Based on her career at Phillips Academy, where she hit .533 as a four-year starter, Lindsay Maroney of Bradford was naturally confident that she had the basics of softball down to a science.
Just like Whitney Mollica thought she did three years before.
That was before arriving at UMass Amherst to play for legendary coach Elaine Sortino, who surpassed 1,000 wins in her 28th season this spring.
Mollica, the former Salem High great, gave Maroney a heads-up on what to expect.
"Whitney told me, and she wasn't the only one, that 'You're going to feel like you've never played softball before,' " said Maroney. "And that's about how I felt. It was pretty frustrating."
Although Maroney displayed bat speed and power as a Big Blue senior last year, when she hit a robust .679, Sortino did not hesitate to make significant changes.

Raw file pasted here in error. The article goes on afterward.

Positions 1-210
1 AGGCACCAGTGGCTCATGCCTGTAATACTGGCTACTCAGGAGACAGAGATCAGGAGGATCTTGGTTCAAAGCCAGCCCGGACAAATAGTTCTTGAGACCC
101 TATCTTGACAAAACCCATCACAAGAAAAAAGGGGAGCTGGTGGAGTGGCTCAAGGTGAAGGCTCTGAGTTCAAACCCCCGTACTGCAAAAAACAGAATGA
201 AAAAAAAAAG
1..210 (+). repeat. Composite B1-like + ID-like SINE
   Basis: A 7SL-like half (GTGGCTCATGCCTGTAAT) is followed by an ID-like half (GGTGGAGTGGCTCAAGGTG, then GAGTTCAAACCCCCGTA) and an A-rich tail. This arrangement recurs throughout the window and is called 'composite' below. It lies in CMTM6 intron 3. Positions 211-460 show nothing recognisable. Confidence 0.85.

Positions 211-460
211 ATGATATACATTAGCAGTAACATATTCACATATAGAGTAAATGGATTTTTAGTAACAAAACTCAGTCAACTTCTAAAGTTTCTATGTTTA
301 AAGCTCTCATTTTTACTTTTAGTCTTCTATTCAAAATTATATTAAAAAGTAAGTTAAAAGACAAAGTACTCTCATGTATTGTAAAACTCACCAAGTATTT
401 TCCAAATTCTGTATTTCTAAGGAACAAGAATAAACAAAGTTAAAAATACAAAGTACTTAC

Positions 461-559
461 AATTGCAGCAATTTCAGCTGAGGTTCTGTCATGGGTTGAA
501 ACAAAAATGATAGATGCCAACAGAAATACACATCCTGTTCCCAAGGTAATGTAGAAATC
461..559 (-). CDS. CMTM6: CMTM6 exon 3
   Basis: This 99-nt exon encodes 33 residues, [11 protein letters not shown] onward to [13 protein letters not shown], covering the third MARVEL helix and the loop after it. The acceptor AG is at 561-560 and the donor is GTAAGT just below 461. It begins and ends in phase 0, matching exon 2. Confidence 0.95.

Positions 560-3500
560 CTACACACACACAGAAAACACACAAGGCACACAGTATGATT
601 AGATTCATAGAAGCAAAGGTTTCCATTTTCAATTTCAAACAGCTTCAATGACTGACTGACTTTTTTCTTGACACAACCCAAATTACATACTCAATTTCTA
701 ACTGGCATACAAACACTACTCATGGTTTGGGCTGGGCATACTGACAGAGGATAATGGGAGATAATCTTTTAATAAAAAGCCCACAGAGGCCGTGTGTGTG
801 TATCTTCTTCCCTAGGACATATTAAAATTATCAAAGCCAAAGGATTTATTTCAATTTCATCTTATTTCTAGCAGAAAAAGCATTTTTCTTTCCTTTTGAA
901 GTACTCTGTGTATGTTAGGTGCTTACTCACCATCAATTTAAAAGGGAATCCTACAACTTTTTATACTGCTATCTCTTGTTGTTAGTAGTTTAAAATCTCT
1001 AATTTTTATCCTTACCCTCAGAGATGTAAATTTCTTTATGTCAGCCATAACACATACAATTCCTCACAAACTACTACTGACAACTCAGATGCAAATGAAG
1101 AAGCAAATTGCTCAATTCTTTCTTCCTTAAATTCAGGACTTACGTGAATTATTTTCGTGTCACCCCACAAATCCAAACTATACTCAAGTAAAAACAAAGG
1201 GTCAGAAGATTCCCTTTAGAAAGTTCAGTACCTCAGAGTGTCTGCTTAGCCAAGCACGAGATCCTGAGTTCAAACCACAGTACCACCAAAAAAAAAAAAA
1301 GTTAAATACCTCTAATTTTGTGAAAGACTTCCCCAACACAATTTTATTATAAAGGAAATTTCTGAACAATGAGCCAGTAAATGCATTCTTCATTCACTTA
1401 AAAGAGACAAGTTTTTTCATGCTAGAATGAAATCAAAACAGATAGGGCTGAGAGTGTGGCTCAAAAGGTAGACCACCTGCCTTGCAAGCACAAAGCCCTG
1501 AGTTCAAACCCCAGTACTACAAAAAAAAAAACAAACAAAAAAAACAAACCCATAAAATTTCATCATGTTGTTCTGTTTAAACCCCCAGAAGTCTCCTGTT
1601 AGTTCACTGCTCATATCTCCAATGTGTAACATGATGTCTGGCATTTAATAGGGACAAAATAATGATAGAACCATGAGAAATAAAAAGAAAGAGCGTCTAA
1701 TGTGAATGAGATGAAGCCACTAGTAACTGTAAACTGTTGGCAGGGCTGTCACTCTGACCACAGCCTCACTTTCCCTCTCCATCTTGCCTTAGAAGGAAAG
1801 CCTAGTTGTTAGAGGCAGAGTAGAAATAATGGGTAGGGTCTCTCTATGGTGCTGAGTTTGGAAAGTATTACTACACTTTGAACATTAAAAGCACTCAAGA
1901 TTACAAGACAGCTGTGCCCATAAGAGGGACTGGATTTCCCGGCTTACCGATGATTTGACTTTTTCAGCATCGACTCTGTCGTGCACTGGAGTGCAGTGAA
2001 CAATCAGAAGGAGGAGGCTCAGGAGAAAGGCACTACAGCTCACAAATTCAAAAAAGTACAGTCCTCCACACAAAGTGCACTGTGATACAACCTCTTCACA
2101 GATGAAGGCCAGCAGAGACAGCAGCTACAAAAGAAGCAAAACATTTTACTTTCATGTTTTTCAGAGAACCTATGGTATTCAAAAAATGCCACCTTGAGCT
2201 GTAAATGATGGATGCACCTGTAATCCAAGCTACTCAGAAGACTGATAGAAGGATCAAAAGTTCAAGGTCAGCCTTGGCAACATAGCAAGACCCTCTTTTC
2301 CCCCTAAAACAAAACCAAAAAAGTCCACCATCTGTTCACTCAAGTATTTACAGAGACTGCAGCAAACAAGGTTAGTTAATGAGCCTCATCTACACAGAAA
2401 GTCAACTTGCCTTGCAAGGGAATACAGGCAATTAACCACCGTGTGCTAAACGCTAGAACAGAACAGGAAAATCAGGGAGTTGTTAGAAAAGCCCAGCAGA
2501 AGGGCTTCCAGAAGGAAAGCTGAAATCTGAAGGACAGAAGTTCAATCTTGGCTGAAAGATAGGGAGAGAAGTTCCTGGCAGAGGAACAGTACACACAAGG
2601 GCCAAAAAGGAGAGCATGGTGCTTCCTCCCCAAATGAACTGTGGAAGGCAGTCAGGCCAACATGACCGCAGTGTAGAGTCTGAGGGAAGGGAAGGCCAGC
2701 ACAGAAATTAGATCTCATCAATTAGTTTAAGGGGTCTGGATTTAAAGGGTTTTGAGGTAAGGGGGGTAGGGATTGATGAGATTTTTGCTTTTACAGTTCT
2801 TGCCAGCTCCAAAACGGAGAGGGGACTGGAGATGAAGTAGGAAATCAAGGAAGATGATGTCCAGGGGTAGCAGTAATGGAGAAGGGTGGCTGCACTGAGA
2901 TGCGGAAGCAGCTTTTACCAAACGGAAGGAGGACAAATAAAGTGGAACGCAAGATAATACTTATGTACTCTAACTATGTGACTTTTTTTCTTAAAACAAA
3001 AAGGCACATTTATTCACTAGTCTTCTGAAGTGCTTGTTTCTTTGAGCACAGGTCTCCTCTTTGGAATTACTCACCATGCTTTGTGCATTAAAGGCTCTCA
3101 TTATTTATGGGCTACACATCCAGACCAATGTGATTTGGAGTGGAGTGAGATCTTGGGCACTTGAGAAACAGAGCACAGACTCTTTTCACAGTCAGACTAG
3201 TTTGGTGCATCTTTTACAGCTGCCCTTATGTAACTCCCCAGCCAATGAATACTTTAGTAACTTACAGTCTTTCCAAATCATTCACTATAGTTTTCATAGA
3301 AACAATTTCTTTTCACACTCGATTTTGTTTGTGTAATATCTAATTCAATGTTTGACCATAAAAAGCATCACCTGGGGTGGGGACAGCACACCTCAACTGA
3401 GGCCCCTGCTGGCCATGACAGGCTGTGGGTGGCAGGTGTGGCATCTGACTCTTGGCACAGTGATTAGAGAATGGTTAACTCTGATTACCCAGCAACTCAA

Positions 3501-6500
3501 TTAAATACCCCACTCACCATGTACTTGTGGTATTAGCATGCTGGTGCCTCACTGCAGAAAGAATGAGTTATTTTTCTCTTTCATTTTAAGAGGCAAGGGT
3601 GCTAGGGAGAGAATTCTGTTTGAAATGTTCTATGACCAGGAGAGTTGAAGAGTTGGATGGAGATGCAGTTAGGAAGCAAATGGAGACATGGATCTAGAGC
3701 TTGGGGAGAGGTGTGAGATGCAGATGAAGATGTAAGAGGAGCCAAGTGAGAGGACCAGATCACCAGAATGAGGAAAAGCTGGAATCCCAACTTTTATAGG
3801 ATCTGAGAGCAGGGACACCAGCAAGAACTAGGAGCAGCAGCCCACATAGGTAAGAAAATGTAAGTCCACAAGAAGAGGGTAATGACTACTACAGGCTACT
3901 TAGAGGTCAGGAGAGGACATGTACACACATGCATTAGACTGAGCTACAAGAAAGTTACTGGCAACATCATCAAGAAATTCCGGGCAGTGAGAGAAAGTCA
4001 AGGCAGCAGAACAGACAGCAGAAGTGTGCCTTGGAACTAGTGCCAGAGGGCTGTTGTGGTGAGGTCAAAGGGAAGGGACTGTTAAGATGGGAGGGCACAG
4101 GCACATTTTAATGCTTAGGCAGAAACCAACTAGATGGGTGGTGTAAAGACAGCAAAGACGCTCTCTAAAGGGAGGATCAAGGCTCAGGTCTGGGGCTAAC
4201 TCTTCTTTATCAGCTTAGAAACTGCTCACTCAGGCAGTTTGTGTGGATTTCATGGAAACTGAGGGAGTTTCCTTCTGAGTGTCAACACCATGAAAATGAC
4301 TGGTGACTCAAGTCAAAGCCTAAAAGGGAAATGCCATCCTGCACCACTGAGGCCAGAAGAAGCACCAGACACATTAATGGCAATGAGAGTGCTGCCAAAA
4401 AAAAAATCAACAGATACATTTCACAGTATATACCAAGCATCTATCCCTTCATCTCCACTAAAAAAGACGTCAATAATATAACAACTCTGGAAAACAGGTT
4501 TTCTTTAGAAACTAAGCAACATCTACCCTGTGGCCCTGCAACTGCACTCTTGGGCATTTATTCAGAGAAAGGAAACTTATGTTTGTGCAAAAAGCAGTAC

"She changed everything about the way I bat — my stance, my step, the way I swing, my body motion," said Maroney. "It was tough in the beginning, but it gradually became more natural, and now I can see the difference. My bat speed is quicker, I can identify pitches better, I can hit with more power ... everything is improved."
The improvement has been demonstrated at the plate in a big way.
After recovering from a preseason dislocated finger that kept her out of action for a couple of weeks, Maroney quickly developed into the most dynamic freshman in the Atlantic 10 for UMass, which enters this weekend's NCAA regional at Amherst with a nation's-best 29 game winning streak and 39-11 record.
As the team's designated hitter, Maroney earned both the Rookie of the Year award and All-Atlantic 10 status after hitting a superb .374 with 4 home runs and 25 RBIs, posting a .420 on-base percentage and a .593 slugging percentage. She is second on the team in hitting and leads in stolen bases with seven swipes in nine attempts.